we just published our first book of original poetry on original photography..found Photoshop Elements to be great of for several reasons…i had complete control in formating the page exactly as i wanted it to appear giving me a freedom beyond the bounds of the user friendly Blurb publishing program…also in saving the completed page i had the option to be sure it was saved as a JPEG within the upper bounds accepted by the Blurb program giving each published page a beautiful clarity…in doing your book this way the only cautions i offer are: be sure to make each page a little smaller in the blurb program as they warn there may be some clipping of the photographs that take up a whole page in the finished product..also be cognizant of where the binding will be and be sure the main focus is toward the side of the page away from the binding point….we are thrilled with our published hard copy…from an artistic standpoint, for those scanning old photographs and trying to correct them…please don’t fret over it…the antiquity preserved is charming in it’s obvious flaws..many photographers try to take current photographs and make them over to give them this touch of authenticity and get away from the plasticness of perfection….my favorite photograph is of my grandmother and grandfathers wedding the stoic nonsmiling faces with the chicken running across the front…perfect in and of itself…good luck and enjoy the process….

Posted by
DocHuckster
Jan 3, 2008 6:15am PDT
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DocHuckster
 

It’s been months since I read this thread and I apologize that I didn’t respond to the kind offers of assistance!

I did purchase Photshop Elements and a couple of books that have been helpful and basically I’ve been having fun learning.  I did include some of my restored photos at the end of one of my books and I was pleasantly surprised at how well they turned out.  It definitely meets my needs and I’m pleased with the outcome.

Thanks for all the helpful advise.

Posted by
norstar
Jan 10, 2008 9:59pm PDT
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norstar
 

Well, I am glad to know that Photoshop Element works out nicely for you. it is for you, not for me. I prefer Photoshop CS3 due to my experience and skills and such.

Have a happy, success year in 2008!

Posted by
brianbonitz
Jan 11, 2008 9:22pm PDT
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brianbonitz
 

For what it’s worth, I am a professional and I use Photoshop Elements 6.0 and it does everything I need it to do once you know all it can do. Never used CS. Though I keep saying I’m going to bite the bullet and spend the hundreds of $. Right now I’m happy with Elements 6.0.

Great forum.

Ed 

Posted by
EdHarp
Jan 18, 2008 1:22pm PDT
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EdHarp
 

Yes, I found Photoshop Elements to be a veritable candy store everytime I turned a corner found something new and exciting to try..have gone back and re reworked photos with new found toys..there are a few things that seem limiting but I have found ways to bully around them and make it work..feel free to contact me at terea7@yahoo.com if you hit a snag.  Just put Photoshop Elements in the subject line.  Enjoy and In Joy…. Terea

Posted by
DocHuckster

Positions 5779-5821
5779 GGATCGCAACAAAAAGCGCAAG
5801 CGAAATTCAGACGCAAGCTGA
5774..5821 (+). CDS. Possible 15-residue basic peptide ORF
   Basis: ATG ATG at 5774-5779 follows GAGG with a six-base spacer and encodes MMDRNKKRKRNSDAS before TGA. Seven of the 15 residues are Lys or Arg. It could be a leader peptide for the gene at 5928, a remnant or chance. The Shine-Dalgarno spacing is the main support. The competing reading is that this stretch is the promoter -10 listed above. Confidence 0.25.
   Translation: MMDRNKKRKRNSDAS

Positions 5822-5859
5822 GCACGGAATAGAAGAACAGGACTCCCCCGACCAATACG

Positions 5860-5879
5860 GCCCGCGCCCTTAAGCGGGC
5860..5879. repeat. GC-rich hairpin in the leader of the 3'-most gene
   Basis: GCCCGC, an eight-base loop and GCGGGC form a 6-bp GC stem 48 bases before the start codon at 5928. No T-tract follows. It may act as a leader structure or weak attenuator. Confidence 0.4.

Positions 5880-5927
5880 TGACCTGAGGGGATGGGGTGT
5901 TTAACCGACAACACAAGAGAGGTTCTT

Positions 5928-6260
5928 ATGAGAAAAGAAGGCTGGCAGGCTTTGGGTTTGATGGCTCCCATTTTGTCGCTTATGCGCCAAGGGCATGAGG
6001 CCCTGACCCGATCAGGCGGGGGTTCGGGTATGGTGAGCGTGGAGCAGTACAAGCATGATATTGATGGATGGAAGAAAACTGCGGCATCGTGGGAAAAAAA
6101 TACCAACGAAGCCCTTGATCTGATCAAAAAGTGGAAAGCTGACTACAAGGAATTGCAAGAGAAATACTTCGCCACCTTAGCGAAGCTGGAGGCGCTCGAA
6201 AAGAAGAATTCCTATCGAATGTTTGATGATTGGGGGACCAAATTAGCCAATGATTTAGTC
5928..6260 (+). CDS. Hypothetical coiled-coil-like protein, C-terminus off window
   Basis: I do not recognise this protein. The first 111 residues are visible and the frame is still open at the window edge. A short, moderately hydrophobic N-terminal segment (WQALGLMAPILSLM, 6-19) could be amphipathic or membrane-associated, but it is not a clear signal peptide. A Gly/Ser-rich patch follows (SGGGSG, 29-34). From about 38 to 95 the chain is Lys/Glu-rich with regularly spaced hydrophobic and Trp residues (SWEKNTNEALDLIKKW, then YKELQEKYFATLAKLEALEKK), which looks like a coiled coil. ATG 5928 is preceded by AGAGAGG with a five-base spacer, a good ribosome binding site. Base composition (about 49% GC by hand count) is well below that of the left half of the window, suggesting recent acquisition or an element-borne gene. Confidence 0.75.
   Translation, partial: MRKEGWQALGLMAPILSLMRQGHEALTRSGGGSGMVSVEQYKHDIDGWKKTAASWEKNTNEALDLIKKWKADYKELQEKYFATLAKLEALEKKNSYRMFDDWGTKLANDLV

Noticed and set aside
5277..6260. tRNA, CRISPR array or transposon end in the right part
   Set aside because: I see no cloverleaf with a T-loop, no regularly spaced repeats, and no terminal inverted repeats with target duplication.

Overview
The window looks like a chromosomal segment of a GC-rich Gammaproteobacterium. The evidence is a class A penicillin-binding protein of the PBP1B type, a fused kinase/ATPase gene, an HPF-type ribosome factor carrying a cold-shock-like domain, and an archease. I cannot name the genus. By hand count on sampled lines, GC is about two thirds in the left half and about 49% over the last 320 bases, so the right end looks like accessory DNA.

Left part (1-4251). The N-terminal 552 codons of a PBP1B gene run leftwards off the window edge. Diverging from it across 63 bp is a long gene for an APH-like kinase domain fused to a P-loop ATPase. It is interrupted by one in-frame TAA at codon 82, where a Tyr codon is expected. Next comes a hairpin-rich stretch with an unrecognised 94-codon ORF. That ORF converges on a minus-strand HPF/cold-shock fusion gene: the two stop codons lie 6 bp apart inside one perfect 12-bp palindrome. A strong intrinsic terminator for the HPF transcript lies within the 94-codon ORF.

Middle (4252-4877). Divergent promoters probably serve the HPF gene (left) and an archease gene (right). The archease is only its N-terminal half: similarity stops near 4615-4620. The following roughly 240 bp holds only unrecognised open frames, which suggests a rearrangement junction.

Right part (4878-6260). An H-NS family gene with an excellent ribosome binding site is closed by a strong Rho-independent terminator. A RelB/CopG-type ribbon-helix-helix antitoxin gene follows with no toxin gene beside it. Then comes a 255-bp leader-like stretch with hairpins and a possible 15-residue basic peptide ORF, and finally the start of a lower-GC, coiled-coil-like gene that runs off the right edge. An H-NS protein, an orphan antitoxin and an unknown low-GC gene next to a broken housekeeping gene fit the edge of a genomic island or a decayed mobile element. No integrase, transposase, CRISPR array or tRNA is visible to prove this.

Jan 25, 2008 6:01am PDT
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DocHuckster
 

I’m creating the same type of book that you are comprised of a lot of old family photos. I’m using Photoshop V5 and it does a great job. enhancing, removing scratches, removing unwanted objects (trees, people, etc.)  One suggestion, the Sunnyvale-Cupertino Adult Ed has an excellent on-line class that will greatly enhance your ability to use Photoshop V5,6, or CS2. I recommend it.  The URL  is http://www.ed2go.com/ace/

Bob Shoberg 

Posted by
Shoberg
Apr 1, 2008 2:37pm PDT
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Shoberg
 

I was looking for this tips. Thanks for sharing this ideas. I will also give that try.

 

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Posted by
alvinfaddiso
Oct 22, 2013 5:44am PDT
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alvinfaddiso
 

I have an old Creative Suite with Photoshop in it that I use. I have taken a class but still mostly stick to the parts I know best. I also like to use Picasa, which was gobbled up by Google, so can also be used from their photo page. My favorite Picasa tool is the one to straighten my photos—I tend to lean my camera. Picasa is pretty simple and might be a good place to start and then go up to Photoshop Elements and so on. They both have worked fine in Blurb because I saved the photo after repairing it and before uploading it into Booksmart.

I just did a family book and did light touch-ups. Removed lint or spots or filled in backgrounds with the retouch button in Picasa—much like the clone in Photoshop. I’d go to Photoshop if I needed more control, such as working down to the pixel to fix something. Better match, etc. Picasa is a quick fix—so it depends upon the level of work you want or need. Picasa retouch is meant to deal with facial retouching—removing spots and such.

Light work just to be able to include some historical photos was fine for the book I planned. (It’s a perfect way to share out those old family pics and much simpler than making a photo album would be. Takes a lot less space on the shelf, too.)

I have used Photoshop to put two groups together or to add people to a group that came late and missed the first photo op. It helps if the photos have similar light and coloring or you would need to get into more depth to fix them so that the shadows and such match. When planning to meld photos, I have noted my location in a room and tried to place the people to be added at the edge of where the group ended so that I can slip them in or overlap them easier. More convincing that way. (Changing to black and white or sepia could be one way to avoid the color matching problems).

Anyway—Picasa/Google might also be a place to start if you don’t want to, or can’t afford to get into Photoshop.

Posted by
lahr
Dec 30, 2013 12:55pm PDT
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lahr